The Little Mermaid also has Disney’s most underappreciated scenes, “Les Poissons,” created to establish a lifelong passion for French silliness. Just make sure to explain afterward that 16 is too young to consider marriage, and everything will go more smoothly, swimmingly.

The Little Mermaid has taught us all extremely essential life lessons during the film. Ariel desired to be free and to explore the human world. The life lesson here is that if we quit through difficulties, we will never achieve our goals. Putting forth your best effort will increase your chances of success.

9. Coraline – 2009


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Most of Laika’s stop-motion animated films — ParaNorman, The Boxtrolls, Kubo and the Two Strings, Missing Link, and Coraline — are appropriate for tweens.  The studio understands how to use stop-inherent motion’s creepiness to tell stories with sinister elements, making them slightly more mature than most cartoons.

Coraline is the best choice since it has a premise that tweens can find relatable. Coraline is enthralled by a hidden realm where an “other mother” promises her anything she desires while her parents are too busy to pay attention to her. But is the “other mother” what she claims to be?

Coraline eventually learns that flawed, untidy lifestyles aren’t consistently as horrible as they appear. Her parents recognize that they don’t spend enough time with their daughter, and she understands that her imperfect genuine parents are preferable to perfect-appearing false parents. Selfcontrol and thankfulness are among the themes.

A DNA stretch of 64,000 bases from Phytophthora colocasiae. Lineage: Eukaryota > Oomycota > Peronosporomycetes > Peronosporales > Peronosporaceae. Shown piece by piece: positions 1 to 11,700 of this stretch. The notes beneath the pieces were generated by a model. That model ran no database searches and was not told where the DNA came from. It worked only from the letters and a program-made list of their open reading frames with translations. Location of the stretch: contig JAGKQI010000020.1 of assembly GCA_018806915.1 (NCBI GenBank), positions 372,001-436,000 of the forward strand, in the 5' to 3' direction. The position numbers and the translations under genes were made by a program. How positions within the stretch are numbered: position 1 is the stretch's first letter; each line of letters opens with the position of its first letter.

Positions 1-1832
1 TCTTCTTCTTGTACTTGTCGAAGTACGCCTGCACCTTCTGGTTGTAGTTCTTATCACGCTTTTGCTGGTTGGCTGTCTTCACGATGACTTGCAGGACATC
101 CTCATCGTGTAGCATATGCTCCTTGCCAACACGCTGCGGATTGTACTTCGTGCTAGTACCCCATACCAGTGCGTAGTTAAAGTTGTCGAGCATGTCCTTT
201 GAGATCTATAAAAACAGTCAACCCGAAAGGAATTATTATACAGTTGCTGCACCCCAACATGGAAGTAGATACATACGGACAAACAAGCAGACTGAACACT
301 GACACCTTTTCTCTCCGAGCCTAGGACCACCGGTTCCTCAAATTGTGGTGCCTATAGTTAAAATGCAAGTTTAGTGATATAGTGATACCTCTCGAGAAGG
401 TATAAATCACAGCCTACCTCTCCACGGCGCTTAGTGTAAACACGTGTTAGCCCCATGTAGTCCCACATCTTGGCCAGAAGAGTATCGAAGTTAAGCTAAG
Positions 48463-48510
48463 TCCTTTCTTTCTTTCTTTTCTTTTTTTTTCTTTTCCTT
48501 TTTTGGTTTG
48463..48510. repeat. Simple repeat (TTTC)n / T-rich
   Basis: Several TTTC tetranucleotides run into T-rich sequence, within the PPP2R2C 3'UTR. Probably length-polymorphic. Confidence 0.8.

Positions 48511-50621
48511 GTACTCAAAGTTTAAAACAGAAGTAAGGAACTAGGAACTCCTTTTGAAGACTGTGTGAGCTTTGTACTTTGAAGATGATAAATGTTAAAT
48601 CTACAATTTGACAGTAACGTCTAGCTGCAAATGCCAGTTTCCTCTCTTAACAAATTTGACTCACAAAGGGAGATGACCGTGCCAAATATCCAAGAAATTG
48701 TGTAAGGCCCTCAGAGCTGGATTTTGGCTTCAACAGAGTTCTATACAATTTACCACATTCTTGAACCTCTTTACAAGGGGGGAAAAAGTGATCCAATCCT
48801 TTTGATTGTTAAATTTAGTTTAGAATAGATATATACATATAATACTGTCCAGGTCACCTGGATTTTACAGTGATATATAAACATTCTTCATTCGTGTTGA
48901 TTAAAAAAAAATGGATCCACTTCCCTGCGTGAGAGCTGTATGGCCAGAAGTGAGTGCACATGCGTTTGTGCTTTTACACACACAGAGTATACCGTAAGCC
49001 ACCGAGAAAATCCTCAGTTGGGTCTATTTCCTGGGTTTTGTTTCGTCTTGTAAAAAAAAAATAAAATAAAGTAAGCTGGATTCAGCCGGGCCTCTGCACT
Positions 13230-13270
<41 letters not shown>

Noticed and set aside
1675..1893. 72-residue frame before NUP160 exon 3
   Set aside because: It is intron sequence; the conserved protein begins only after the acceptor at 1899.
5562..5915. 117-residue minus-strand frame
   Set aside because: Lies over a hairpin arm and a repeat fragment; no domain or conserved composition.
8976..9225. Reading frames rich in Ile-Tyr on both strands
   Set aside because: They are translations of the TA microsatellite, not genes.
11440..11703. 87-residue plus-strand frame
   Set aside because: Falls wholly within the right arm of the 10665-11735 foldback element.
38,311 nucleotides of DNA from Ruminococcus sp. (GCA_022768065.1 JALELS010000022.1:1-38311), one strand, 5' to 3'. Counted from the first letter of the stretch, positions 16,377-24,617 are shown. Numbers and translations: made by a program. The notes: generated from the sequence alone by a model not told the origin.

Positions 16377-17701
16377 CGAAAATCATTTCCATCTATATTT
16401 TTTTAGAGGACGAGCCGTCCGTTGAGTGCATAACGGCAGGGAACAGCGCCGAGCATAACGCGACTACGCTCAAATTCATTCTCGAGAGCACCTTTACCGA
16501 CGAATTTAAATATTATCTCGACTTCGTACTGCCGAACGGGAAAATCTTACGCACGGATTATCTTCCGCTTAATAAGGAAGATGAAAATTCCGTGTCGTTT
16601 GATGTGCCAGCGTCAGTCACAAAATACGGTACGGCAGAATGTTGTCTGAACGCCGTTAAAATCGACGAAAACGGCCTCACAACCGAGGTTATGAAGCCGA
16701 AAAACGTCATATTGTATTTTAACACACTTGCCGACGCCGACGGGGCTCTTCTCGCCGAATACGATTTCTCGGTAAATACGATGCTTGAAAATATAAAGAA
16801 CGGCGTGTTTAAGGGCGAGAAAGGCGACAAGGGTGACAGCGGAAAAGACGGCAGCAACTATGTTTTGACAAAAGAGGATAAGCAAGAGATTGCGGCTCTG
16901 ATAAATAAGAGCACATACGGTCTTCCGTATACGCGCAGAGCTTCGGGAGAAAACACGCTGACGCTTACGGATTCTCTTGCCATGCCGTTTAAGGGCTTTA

10. Safety – 2020

Ray and Fahmarr McElrathbey are the protagonists of this inspirational film. Clemson University has offered Ray a football scholarship, but his brother isn’t cared for after his mother relapsed.

Ray resolves to look after Fahmarr, and he must learn to manage school, football, and NCAA rules while also looking after his brother in secret. It isn’t a frivolous film by any means, but it is pretty inspiring.

It emphasizes the value of biological and nonbiological families and how a community can make a difference in people’s lives.

11. Night At The Museum – 2006

Night at the Museum (4K UHD)

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When the museum’s tourists have departed, the displays spring to life at night, leaving just a lone museum security guard to control the commotion. Children like the exhibits’ antics, while adults enjoy the appearances of comedians such as Ben Stiller, Robin Williams, Owen Wilson, and Steve Coogan.

A message about pursuing your aspirations is hidden behind the potty humor and fast-paced shenanigans. Larry attempts to urge his kid to pursue his dreams, and Larry gradually learns to work harder for what he wants as well.

Two sequels follow the original film. Family, loyalty, courage, divorced parents, friendship, overcoming prejudice, responsibility, working through adversity, not giving up, and assisting people who are weaker than you are all themes that are explored in this film.

12. Finding Nemo – 2003

Finding Nemo (4K UHD)

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If Finding Nemo isn’t the finest Pixar film, it’s undoubtedly the most visually stunning. The underwater world is a dizzyingly beautiful, gigantic cosmos all its own, teeming with species of all shapes and colors.

It follows the narrative of Marlin, an overprotective father and a clownfish who, together with Dory, a regal blue tang, seeks his lost kid Nemo. Along the journey, Marlin learns to take chances and accepts Nemo’s ability to care for himself.

Marlin navigates past sharks—one big grinned great white named Bruce — jellyfish, and laid-back turtles with the help of memory-challenged, ever-quotable Dory, while Nemo and some hardened “inmates” plot a great escape from a dentist’s office fish tank. Plus, your youngster will learn whale language.

Finding Nemo taught us that parents aren’t always right and that it’s alright for them to make errors as authoritative figures. After all, they’re only human, and most of the time, they’re still learning how to be parents.

Finding Nemo’s central theme is trust. Marlin needs to learn to put his confidence in his kid. His misguided belief in his son sparks the journey. Throughout his trip, Marlin learns to trust people, especially while he is in the belly of the whale with Dory.